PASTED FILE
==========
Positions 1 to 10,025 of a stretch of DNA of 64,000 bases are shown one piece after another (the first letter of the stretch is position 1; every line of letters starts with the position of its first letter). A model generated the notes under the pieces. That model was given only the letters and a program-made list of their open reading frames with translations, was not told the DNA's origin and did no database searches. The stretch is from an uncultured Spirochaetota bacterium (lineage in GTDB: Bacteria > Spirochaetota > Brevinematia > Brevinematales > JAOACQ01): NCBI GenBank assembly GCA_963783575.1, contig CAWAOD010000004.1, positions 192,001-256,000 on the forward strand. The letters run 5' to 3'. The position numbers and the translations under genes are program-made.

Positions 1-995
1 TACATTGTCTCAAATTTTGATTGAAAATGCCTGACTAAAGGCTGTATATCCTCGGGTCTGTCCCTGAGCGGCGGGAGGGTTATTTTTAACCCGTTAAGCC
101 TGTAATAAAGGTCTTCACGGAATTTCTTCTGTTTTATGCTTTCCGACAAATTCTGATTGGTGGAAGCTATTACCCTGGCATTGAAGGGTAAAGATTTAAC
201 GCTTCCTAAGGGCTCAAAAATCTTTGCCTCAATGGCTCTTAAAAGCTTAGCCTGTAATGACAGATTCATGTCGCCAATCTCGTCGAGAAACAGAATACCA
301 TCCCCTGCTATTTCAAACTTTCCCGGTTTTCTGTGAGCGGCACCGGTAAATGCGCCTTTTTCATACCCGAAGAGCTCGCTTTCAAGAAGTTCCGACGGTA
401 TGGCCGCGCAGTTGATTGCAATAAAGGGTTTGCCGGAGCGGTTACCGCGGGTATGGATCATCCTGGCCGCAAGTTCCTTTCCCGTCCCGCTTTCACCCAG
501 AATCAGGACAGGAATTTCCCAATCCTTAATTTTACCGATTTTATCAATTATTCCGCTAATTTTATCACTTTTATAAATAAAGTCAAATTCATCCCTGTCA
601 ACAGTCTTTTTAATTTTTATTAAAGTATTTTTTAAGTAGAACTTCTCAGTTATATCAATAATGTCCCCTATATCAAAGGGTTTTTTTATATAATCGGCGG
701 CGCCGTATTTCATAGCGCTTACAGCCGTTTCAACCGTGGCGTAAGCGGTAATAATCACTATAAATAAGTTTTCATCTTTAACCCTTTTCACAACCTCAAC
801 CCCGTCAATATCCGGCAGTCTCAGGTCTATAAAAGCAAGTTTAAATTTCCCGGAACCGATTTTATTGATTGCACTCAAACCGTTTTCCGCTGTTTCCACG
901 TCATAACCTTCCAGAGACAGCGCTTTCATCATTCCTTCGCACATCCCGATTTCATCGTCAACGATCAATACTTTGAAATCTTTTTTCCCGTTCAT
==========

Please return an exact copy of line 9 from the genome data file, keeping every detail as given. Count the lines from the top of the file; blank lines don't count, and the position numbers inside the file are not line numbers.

601 ACAGTCTTTTTAATTTTTATTAAAGTATTTTTTAAGTAGAACTTCTCAGTTATATCAATAATGTCCCCTATATCAAAGGGTTTTTTTATATAATCGGCGG